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5 Tips for Tracking Vocals

By: WhisperRoom™

August 23, 2019

man with headphones singing into a microphone

Tracking vocals is a nuanced process that’s different for each person who gets behind the microphone. The “desired outcome” should be the driving force that you build your efforts around during each session. If you’re recording voice-over for a commercial, the steps involved and the equipment utilized will likely be very different than if you are laying down tracks with an opera diva or the singer of a punk-rock band.

Whatever style you’re recording, you’ll want to use every tool in your bag to tease out the best result possible. Vocal tracks are at the sonic forefront of every mix, and nothing will sink your final project faster than sloppy or hastily-recorded vocals. Here are 5 tips to keep in mind as you record.

1. The Right Space

Few things will affect your vocal recordings as much as room choice. It’s best to have a silent and acoustically treated environment to track your vocal in. Recording studios have different rooms because the size, shape, and surface of each room affects the sounds that are being produced.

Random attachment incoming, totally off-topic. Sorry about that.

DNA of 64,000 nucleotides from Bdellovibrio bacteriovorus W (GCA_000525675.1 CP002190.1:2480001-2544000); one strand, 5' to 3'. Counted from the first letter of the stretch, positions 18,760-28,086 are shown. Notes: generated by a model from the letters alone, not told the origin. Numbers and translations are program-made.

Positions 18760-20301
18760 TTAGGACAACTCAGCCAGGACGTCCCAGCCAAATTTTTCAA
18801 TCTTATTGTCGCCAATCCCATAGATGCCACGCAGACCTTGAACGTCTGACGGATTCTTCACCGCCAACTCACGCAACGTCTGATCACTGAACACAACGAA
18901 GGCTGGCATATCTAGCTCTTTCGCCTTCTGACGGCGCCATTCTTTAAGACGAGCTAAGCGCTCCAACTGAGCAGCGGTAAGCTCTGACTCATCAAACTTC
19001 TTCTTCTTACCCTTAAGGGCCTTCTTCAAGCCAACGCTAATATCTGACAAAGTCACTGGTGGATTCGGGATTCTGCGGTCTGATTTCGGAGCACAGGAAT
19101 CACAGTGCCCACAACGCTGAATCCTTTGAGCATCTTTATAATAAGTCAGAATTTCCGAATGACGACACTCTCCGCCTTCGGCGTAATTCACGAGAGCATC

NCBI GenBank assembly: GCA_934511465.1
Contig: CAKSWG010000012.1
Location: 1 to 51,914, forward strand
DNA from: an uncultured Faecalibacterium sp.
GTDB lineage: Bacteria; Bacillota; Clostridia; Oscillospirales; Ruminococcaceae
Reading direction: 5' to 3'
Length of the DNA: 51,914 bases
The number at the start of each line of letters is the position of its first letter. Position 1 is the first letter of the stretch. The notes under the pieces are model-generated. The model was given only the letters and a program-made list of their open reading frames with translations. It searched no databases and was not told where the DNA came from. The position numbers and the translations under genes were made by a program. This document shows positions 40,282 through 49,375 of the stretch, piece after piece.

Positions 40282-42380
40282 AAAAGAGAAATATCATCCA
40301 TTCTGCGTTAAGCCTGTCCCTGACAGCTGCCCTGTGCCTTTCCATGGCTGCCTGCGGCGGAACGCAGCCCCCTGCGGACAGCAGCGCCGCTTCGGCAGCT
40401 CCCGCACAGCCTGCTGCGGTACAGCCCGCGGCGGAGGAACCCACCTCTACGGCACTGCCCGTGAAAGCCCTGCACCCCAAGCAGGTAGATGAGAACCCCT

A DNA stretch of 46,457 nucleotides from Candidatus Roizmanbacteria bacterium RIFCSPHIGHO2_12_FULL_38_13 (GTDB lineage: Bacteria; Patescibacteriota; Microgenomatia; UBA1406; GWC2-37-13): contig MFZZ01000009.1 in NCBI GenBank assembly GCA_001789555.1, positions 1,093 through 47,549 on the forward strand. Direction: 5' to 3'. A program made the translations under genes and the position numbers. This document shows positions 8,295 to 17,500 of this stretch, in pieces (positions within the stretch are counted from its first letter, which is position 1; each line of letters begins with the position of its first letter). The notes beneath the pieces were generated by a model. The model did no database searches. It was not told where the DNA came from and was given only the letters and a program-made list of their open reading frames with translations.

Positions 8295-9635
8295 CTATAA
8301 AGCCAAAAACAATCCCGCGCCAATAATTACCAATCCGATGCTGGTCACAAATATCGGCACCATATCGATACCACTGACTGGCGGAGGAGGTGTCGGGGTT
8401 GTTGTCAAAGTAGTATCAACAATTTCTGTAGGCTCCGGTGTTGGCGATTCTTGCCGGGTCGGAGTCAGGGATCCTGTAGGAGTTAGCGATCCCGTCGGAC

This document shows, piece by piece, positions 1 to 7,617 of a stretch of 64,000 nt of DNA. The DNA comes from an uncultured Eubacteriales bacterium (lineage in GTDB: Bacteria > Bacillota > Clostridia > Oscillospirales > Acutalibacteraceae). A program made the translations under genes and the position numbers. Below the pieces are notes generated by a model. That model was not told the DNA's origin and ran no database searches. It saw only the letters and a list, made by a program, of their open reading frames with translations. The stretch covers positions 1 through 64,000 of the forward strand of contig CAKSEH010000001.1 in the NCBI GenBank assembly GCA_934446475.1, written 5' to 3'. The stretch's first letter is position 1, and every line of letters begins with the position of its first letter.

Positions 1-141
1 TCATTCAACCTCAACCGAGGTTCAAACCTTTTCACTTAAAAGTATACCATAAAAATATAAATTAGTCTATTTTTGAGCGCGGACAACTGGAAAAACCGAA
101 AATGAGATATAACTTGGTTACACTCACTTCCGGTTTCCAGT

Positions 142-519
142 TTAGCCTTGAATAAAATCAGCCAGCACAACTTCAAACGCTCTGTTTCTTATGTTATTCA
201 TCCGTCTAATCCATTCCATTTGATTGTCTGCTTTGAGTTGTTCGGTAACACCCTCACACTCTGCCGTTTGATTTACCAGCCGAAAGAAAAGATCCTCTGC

image of microphone set up for tracking vocals in a sound booth and a recording studio
A recording studio and a WhisperRoom™ booth set up for recording vocals.

Recording at Home

When recording at home, be aware that furnished, carpeted rooms of medium size will achieve warmer sounding vocals while spare, reflective rooms (those with tile or other smooth surfaces) will add unwanted amounts of natural reverb to your recording.

Depending on where you’re at in your career and how often you record, you might consider investing in a soundproof booth for your professional home studio.

If so, a WhisperRoom™ isolation booth is a versatile option that will consistently provide you with an excellent recording environment. Our sound booths are modular and expandable, so you can easily relocate or upgrade when necessary. We offer 26 different sound booth sizes – check them out!

2. Choice of Microphone

Of course, microphone choice will affect your recording. While there are many types, condenser mics and dynamic mics are the two most popular for recording vocals. The major difference between them is the output level.

Most vocals are recorded with condenser mics, which come in small and large-diaphragm models. Dynamic mics have a lower output and are therefore perfect for recording instruments that are already loud.

With very few exceptions, small-diaphragm condenser mics are preferable to the large-diaphragm style for recording vocals. This is because small-diaphragm mics follow soundwaves more accurately and consistently than large-diaphragm mics.

Since so many mics are on the market, it’s helpful to know what to look for before you make a purchase. Check out the video below to help you choose the right microphone.

Tuts+ Music & Audio‘s Dave Bode gives some recommendations on what microphones to use.

3. Microphone Placement